James Moriarty, US Army: Ambushed at Military Base in Jordan
Marcus Rogers, US Army: Failing to Follow Military Orders
Deashawn Thomas, US Army: Homicide/Suicide
Katelyn Thomas, US Army Spouse: Homicide Victim

2015:

Zackery Alexander, US Army: Charged with Homicide
Joseph Bankston, US Army Dependent: Homicide Victim
John Dawson, US Army: Attacked by Small Arms Fire, Afghanistan
Liperial Easterling, US Army: Homicide Victim
Terrence Harwell, US Army: Homicide Victim
Cornell Hurley Jr, US Army: Homicide
Kevin Rodriguez, US Army: Preventable Training Accident Death
Chelcee Sine-Garza, US Army: Attempted Homicide Victim
Annely Turner, US Army Spouse: Attempted Homicide
Malcolm Turner, US Army: Attempted Homicide
David Wi, US Army: Charged with Homicide

2014:

Christian Martin, US Army (2014): Wrongfully convicted SoH Board Member

2012:

Robbie Knight, US Army: Homicide
Frederic Moses, US Army: Homicide Victim
Jeremy Priddy, Civilian: Homicide Victim
Nery Ruiz, US Army: Sexual Abuse/Sodomy of Child
Benjamin Schweitzer, US Army: Reckless Homicide

2011:

Michael Korolevich, US Army: Homicide
Kathleen McGee, US Army Spouse: Homicide Victim

2010:

Linzi Jenks, US Army Spouse: Homicide Victim
Robert Jenks III, US Army: Homicide

2009:

Ashley Barnes, US Army: Homicide Victim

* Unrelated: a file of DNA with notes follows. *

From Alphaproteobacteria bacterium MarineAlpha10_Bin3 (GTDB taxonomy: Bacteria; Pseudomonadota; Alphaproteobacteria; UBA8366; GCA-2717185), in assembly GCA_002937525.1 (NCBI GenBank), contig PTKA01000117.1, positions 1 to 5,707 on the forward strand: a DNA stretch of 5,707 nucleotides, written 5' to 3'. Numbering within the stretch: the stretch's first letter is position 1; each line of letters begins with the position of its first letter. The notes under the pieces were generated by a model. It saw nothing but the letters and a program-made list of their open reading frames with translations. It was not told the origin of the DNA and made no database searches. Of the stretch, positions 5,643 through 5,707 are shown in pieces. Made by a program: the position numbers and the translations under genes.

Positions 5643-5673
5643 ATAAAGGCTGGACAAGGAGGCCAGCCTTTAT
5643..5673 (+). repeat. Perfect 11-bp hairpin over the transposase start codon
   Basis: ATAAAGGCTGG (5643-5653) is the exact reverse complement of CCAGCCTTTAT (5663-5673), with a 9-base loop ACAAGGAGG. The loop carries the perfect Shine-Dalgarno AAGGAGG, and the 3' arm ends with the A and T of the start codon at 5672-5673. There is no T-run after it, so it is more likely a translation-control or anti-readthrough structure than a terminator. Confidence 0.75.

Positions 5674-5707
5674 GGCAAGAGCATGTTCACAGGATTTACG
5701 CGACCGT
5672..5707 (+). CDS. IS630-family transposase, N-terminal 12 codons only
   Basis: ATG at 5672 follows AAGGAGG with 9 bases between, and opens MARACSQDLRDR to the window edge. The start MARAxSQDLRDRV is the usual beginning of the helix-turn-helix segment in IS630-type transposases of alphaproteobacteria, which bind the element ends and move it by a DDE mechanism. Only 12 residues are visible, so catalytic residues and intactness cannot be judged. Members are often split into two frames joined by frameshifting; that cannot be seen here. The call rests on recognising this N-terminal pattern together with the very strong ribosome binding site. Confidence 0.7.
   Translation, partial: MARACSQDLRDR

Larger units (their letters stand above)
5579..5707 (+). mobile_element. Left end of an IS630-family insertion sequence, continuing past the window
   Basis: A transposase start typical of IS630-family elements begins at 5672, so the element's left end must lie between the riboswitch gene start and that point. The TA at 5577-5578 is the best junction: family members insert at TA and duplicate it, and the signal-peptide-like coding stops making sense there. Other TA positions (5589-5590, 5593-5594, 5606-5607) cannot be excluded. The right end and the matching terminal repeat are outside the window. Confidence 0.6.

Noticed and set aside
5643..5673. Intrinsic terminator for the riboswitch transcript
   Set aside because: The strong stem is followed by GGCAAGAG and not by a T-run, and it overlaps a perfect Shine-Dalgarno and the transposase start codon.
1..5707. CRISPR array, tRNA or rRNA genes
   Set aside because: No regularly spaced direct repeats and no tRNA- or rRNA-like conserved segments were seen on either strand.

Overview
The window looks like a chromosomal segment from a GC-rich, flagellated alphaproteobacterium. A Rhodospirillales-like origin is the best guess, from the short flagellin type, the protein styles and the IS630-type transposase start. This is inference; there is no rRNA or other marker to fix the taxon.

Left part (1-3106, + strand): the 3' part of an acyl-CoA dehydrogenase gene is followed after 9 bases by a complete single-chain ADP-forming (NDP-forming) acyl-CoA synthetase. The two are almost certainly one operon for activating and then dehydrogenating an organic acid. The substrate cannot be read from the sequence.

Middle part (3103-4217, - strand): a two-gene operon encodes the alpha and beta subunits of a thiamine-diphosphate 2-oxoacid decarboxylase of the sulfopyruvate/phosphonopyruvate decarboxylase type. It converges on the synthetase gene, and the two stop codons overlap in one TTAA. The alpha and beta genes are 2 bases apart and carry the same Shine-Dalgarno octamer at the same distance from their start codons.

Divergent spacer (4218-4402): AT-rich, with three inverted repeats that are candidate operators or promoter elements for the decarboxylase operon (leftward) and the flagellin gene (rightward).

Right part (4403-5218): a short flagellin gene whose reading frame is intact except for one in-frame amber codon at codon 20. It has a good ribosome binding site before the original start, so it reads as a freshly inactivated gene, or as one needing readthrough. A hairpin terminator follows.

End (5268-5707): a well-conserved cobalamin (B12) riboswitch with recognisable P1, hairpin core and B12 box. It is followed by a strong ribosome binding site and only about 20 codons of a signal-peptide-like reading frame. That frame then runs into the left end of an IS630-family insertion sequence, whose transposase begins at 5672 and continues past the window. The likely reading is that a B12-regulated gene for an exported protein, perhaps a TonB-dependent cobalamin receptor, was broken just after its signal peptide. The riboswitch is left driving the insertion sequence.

Khaleefa Lambert, US Army: Homicide

2008:

Ryan Baumann, US Army: Vehicle encountered IED, Afghanistan
Tracy Birkman, US Army: Non Combat Death, Iraq
Donald Carwile, US Army: Vehicle struck IED, ambushed, Afghanistan
Jennifer Cole, US Army: Negligent Homicide, Iraq
Paul Conlon, Jr., US Army: Vehicle struck IED, ambushed, Afghanistan

2007:

Alicia Birchett, US Army: Non-Combat Related Vehicle Accident, Iraq
Brent Burke, US Army: Homicide
Tracy Burke, US Army Spouse: Homicide Victim
Karen Comer, US Army Family: Homicide Victim

2006:

Steven Green, US Army: Rape/Homicide of Iraqi Civilian

2005:

LaVena Johnson, US Army: Death Ruled Suicide, Iraq

2003:

Hasan Akbar, US Army: Homicide, Death Sentence
Alyssa Peterson, US Army: Non-combat weapons discharge, Iraq

1999:

Barry Winchell, US Army: Homicide Victim

1996:

Laura Cecere, US Army: Homicide Victim
Max Roybal, US Army Spouse: Acquitted of Homicide

1994:

David Housler Jr, US Army: Homicide Conviction Overturned

Related Links:
Non Combat Deaths of Female Soldiers in the US Military (Iraq)
Non Combat Deaths of Female Soldiers in the US Military (Afghanistan)
Non Combat Deaths of Female Soldiers in the US Military (Other Areas)

Fort Hood Army Spc. Bradley Acker Found Dead at Off-Post Residence in Copperas Cove; CCPD Reported Cause of Death Self-Inflicted (2016)